The Marfan Foundation has just published new cardiac management recommendations for the heart and blood vessels in Marfan syndrome. Changes were made in light of advances in the field, including the results of the losartan vs. atenolol research announced last Fall.
The recommendations were developed by our Professional Advisory Board of medical experts on Marfan syndrome. They advise that people with Marfan syndrome – even the youngest children — begin taking medication to slow the growth of their aorta as soon they are diagnosed with Marfan syndrome. Medication is recommended whether or not the aorta is enlarged.
Another change is that a higher dose of atenolol (a beta blocker medicine) is recommended. People who cannot take beta blockers can instead take losartan, which the research showed to have the same effect on the aorta as the higher dose of atenolol.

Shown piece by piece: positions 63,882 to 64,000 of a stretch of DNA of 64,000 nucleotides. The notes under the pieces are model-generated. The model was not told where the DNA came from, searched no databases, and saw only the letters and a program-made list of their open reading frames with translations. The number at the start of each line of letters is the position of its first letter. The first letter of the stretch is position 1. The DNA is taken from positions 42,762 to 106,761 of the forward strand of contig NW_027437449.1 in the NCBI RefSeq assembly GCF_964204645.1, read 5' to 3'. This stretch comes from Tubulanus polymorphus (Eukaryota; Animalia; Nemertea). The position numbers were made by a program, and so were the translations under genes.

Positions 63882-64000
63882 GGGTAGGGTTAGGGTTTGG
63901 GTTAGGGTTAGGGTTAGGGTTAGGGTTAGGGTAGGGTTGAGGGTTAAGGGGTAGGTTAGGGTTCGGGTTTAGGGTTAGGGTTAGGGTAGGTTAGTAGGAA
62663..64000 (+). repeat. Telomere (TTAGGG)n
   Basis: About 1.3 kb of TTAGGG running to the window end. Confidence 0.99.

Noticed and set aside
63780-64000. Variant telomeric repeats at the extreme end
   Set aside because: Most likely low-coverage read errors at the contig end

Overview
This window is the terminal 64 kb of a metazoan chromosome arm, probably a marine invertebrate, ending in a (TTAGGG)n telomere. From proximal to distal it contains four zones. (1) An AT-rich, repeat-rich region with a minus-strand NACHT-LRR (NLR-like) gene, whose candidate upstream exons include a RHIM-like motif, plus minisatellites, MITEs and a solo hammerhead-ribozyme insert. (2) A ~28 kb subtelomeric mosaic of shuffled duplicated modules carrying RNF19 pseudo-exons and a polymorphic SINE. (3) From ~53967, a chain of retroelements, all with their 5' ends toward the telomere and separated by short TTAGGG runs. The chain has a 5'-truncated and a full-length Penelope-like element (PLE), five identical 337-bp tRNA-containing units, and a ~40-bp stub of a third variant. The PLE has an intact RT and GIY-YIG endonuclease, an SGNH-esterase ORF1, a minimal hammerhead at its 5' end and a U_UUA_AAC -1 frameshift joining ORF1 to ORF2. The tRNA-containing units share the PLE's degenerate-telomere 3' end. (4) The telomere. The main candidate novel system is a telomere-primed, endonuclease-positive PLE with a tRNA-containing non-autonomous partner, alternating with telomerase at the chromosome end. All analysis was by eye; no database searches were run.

The mainstays of managing the heart and blood vessels in Marfan syndrome remain the same: early diagnosis, ongoing monitoring of the aorta and aortic root, and surgery to replace the aortic root or other enlarged parts of the aorta before a tear occurs.
”The Marfan Foundation continues to prioritize research into new medical therapies that can help people in our community have a better quality of life and live longer,” said Jo Grima, PhD, senior vice president of research and legislative affairs. “We are gratified to see that research is directly benefitting adults and children today.”
The Marfan Foundation is a nonprofit organization that saves lives and improves the quality of life of individuals with genetic aortic and vascular conditions including Marfan, Loeys-Dietz, and Vascular Ehlers-Danlos syndromes. Our vision is a world in which everyone with genetic aortic and vascular conditions can live their best life.